Just 1 in 15 state school pupils to get summer catch-up help under government plan

·2-min read
Pupils queuing to take a lateral flow test at Archway School in Stroud, Gloucestershire, in March this year (PA)
Pupils queuing to take a lateral flow test at Archway School in Stroud, Gloucestershire, in March this year (PA)

Labour has accused the government of a "staggering lack of ambition" after ministers unveiled their plan for Covid catch-up summer schools.

The government's own catch-up tsar previously said the plan was underfunded and that more assistance was needed if it was to close a growing attainment gap that worsened during lockdown.

Schools minister Nick Gibb on Thursday announced that 74 per cent of "eligible mainstream secondary schools" in England would take part in the government's programme, with over 500,000 pupils set to benefit.

But Labour pointed out that this amounts to just one in 15 state school pupils and is even less than the 560,000 pupils expected to leave school this summer without any catch-up support.

“The Conservatives are showing a staggering lack of ambition for our children’s futures," said Kate Green, Labour’s shadow education secretary.

“More children are leaving school without any catch-up support than will attend a summer school this year, providing yet more evidence of the Conservatives’ failure to deliver on their promises on children’s recovery.

“Labour has set out a bold plan to invest in our children’s futures to compensate for the Conservatives’ failures over the last year, and ensure all children can play, learn and develop post-pandemic. It’s time for the Conservatives to get behind Labour’s plan and match our ambition for children’s futures.”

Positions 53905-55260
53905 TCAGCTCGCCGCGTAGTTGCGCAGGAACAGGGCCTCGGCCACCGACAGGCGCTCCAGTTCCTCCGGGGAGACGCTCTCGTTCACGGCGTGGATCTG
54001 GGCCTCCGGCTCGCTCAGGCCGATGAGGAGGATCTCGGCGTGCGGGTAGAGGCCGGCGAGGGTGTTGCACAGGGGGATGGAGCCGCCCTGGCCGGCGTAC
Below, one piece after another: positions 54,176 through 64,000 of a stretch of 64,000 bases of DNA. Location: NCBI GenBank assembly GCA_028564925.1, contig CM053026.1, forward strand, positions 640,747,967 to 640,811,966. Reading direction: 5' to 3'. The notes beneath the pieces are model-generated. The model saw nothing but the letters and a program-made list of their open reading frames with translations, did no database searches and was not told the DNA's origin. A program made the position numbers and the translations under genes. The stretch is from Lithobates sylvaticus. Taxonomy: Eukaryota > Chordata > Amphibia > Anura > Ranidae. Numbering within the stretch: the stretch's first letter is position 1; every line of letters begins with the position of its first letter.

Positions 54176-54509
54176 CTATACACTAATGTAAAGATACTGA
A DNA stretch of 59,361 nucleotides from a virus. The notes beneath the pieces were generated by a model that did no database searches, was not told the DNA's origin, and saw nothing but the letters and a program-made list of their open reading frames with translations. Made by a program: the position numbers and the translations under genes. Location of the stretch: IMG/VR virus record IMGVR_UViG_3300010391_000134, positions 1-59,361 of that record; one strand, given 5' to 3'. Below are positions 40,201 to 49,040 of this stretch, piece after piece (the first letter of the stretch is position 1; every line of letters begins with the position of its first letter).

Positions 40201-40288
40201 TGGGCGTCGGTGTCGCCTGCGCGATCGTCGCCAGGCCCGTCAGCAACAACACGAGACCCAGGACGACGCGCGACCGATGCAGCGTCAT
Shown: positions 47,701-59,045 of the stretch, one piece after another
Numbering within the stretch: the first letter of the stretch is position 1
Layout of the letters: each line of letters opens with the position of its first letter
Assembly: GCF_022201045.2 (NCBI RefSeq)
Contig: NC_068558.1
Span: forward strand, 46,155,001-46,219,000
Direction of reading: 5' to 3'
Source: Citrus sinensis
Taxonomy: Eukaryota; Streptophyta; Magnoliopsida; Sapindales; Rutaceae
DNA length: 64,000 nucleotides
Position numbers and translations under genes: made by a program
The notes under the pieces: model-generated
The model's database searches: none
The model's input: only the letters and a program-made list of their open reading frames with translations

The government says 2820 secondary schools have signed up to participate, equivalent to just under three quarters of those eligible.

The scheme has been backed by over £200 million investment from the Department for Education.

Sir Kevan Collins, the government's catch-up tsar, resigned last month over a lack of funding for the programme. In his resignation statement he warned of "a half-hearted approach" that "risks failing hundreds of thousands of pupils".

"The support announced by government so far does not come close to meeting the scale of the challenge and is why I have no option but to resign from my post," he added at the time.

Announcing the latest figures from the scheme on Thursday, Schools Minister, Nick Gibb, said: “It’s very good to see so many children will now have the opportunity to enjoy clubs and activities this summer, building friendships and supporting their mental and physical health, alongside their educational progress.”

“We have invested £3 billion so far in helping children catch up ahead of the next academic year and summer schools are an integral part of the overall effort to recover from the disruption caused by the pandemic."

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